We currently work on a number of different studies. Some examples are given below:
Energy rich molecules produced by photosynthesis feed our planet. The majority of these substances, however, are not consumed at the site of assimilation but are moved to distant tissues for growth, energy conversion, and/or storage. Photoassimilate translocation in plants takes place in the phloem and an estimated 90% of the food we consume has been translocated through this tissue. Therefore the phloem tissue is of fundamental importance for food security, impact of climate change on plant performance, and the development of bioenergy crops. Yet our understanding of the mechanism of phloem transport relies on a 85 year old , largely untested hypothesis. The complexity of the phloem tissue and the difficulties to access it for cell biological investigations has left us with major problems to understand even its basic functions such as the mode of translocation and allocation of assimilates. We currently study phloem cell biology and transport which requires taking microscopes into the canopy of trees for in situ studies.
Forisomes serve as valves in the phloem to prevent leakage of photoassimilates after abiotic (mechanical) or biotic (e.g. aphids) injury. We have isolated forisomes and found that they have remarkable properties. Calcium ion concentrations above a threshold of 50 µM induce the reversible anisotropic deformation: a longitudinal shortening with simultaneous radial expansion which results in a drastic volume increase of up to 800% [see Figure 2 above]. In contrast to other motoric active proteins such as kinesin and myosin actuators, forisomes are completely independent of ATP.
In vitro, transformation of forisomes to a high volume state can also be triggered by pH changes in the range between pH 9.3 and 10.6. Since pH changes can be induced by amperometric ion titration, forisome reaction can be controlled electrically. Induction of more than 4200 contraction and expansion cycles did not indicate any decrease in reactivity. Moreover, forisomes generate significant forces during longitudinal contraction and expansion, which represents another unusual and useful property, since no antagonist is required (Figure left above).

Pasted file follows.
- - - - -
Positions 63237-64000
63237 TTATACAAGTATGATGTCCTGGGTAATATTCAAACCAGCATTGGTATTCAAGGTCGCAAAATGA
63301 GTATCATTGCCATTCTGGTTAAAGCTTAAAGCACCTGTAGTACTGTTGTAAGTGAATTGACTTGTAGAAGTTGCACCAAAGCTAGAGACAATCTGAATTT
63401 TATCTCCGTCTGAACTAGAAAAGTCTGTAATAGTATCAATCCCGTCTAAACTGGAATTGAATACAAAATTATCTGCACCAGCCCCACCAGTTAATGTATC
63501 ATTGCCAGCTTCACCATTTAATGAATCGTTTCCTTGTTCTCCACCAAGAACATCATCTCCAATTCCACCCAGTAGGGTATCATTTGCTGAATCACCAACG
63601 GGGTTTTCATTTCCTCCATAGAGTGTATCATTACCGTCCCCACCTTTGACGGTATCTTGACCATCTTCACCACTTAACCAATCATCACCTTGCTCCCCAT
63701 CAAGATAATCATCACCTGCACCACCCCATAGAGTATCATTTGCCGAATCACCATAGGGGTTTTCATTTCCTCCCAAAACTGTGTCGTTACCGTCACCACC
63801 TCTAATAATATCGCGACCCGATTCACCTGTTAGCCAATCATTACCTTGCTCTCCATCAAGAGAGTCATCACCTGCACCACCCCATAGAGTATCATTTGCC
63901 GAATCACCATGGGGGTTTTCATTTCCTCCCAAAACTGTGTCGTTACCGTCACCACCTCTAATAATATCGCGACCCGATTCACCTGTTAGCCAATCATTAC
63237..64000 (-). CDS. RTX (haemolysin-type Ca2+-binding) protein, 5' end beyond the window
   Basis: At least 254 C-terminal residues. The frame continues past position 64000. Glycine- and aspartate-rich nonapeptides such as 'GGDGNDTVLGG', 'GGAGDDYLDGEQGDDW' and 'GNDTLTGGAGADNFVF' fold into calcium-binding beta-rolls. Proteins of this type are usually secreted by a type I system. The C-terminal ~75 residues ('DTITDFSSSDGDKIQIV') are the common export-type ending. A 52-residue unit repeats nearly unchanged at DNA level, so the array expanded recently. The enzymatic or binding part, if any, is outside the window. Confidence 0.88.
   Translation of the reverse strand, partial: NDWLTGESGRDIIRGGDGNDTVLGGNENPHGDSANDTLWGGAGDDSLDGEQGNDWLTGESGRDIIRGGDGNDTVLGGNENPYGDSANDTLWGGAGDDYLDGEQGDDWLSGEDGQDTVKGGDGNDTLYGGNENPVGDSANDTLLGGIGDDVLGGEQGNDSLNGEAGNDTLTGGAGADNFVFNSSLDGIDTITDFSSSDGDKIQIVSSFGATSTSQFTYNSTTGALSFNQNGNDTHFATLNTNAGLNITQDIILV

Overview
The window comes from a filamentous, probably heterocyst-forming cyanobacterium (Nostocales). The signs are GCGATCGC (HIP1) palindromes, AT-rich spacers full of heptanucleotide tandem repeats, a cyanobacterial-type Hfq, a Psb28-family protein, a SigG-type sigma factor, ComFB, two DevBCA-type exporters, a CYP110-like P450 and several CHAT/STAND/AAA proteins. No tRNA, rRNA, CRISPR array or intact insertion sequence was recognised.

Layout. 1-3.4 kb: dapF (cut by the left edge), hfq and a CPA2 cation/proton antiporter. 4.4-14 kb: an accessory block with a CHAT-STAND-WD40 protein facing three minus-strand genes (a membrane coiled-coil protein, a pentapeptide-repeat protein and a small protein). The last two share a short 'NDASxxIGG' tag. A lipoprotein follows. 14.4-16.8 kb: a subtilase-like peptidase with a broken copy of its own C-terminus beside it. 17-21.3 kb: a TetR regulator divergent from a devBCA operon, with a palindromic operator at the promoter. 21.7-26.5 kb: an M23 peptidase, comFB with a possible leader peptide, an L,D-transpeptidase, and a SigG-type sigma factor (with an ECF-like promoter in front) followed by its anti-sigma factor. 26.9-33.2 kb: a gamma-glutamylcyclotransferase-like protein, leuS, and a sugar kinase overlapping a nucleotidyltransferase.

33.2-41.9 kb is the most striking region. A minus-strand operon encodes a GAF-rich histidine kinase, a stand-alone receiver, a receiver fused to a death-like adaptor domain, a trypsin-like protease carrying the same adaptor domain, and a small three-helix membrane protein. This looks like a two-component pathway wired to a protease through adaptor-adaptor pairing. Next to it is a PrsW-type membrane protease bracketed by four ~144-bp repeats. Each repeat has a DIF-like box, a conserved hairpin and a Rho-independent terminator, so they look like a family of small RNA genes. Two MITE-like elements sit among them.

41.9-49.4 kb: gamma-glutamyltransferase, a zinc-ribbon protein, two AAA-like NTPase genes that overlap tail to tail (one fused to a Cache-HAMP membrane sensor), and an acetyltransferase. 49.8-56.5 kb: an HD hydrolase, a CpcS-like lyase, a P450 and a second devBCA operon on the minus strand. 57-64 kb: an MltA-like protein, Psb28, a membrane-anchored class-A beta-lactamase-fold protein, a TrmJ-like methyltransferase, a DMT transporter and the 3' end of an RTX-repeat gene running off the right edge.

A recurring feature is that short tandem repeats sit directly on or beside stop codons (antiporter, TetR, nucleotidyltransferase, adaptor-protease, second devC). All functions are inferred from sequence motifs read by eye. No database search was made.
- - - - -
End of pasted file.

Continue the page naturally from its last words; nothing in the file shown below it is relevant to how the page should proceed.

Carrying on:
The combination of useful properties renders forisomes paradigmatic models as actuators for (bio)-nanotechnological applications.
With changing climate, many soils on our planet become increasingly dry for longer periods. Plants follow several strategies to counteract unbeneficial conditions e.g. by higher water use efficiency or the induction of root growth into deeper soil layers. Yet, root growth requires water. We currently investigate how roots can grow in soils of varying water potential to understand the mechanisms behind growth control and adaption to changing environmental conditions. The first picture shows a single frame of a movie of a growing root tip in the soil. The movie was taken by Tim Ross-Elliott with a confocal laser scanning microscope (image left). Cell membranes are stained red and incoming water and solutes appear yellow.